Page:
African Americans in San Francisco are cited for resisting arrest at a rate eight times greater than whites even when serious crimes are not involved, say court data analyzed by the San Francisco Chronicle. From January 2010 to April 24 of this year, law enforcement officers cited suspects with resisting arrest 9,633 times in cases where the suspect was not charged with a felony. African Americans accounted for 45 percent of those cited, even though they make up just 6 percent of the city's population.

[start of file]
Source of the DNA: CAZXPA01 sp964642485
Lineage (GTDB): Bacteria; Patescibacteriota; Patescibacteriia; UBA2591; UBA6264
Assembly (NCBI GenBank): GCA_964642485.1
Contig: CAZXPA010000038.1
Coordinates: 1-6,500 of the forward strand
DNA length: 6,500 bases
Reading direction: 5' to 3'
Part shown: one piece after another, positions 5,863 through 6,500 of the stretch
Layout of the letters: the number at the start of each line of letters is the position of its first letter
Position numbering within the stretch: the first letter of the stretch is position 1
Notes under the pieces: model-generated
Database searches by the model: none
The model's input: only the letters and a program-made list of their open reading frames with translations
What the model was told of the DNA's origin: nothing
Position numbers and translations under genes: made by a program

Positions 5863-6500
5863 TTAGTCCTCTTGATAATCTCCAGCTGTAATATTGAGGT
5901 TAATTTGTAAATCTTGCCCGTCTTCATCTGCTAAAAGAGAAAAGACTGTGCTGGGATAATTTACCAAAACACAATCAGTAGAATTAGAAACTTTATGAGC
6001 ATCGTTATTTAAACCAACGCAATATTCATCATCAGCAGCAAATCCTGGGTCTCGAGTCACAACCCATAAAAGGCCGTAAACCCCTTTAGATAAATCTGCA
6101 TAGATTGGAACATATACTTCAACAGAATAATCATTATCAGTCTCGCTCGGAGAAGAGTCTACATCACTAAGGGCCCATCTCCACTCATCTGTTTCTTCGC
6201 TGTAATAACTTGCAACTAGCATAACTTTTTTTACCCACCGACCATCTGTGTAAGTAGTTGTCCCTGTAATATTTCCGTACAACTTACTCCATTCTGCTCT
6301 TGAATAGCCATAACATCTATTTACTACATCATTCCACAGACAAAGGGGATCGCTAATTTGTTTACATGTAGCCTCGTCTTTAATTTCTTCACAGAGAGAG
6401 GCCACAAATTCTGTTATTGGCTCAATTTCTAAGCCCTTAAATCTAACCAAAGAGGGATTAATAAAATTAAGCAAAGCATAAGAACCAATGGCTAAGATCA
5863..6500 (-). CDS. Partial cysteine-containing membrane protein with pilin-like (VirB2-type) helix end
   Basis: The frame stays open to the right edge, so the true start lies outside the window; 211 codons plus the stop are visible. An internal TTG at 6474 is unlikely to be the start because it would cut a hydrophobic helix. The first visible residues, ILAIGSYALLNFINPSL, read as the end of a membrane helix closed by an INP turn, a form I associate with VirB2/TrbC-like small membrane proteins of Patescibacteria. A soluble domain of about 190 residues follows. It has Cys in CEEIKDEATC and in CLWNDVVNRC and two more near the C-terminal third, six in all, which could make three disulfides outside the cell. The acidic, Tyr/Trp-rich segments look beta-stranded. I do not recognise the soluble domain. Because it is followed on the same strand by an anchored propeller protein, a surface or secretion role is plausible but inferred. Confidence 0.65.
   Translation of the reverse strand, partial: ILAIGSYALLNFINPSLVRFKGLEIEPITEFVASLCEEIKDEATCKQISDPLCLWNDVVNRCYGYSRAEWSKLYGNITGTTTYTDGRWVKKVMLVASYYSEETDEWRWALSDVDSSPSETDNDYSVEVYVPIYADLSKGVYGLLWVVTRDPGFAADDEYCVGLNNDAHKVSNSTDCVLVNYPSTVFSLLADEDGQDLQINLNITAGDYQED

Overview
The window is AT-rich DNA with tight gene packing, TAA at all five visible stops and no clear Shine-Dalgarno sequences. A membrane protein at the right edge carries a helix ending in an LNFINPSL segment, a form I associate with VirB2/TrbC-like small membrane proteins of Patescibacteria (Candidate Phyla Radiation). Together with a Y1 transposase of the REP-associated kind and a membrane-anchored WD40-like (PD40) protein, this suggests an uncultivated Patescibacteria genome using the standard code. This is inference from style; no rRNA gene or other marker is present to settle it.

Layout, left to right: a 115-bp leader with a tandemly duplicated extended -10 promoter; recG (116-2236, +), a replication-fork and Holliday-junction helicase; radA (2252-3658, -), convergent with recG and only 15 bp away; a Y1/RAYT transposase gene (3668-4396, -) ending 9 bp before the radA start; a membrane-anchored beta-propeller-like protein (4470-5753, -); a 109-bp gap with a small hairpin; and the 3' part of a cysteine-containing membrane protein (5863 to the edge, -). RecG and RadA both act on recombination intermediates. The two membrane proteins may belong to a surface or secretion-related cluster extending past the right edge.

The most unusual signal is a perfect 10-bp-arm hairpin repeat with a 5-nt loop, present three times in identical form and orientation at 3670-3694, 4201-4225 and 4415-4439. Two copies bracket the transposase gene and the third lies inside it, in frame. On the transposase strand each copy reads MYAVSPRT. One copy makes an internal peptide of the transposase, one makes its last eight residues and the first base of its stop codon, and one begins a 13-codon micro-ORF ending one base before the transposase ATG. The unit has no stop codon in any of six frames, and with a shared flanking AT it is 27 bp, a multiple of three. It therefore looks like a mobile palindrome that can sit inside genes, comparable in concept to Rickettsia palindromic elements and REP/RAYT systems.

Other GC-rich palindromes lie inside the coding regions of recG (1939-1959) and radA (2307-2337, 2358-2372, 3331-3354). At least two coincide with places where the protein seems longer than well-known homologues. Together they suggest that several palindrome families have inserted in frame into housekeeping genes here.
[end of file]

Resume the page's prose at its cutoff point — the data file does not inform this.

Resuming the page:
Supervisor Malia Cohen, whose district has a largely African-American population, said the numbers, “if true, substantiate and quantify what we often hear from residents and (are) a glaring indicator that police, in similar situations, act more aggressively toward minority residents than they do with white residents — warranted or not.” Whites, who make up roughly half of San Francisco's population, made up 39 percent of those cited for resisting arrest. Asian Americans, who make up roughly a third of the population, accounted for just 3 percent of those cited for resisting arrest. Latinos are not broken out as a separate demographic and instead are generally included among whites. Critics say resisting-arrest charges can be used to justify excessive police force by placing blame on the suspect.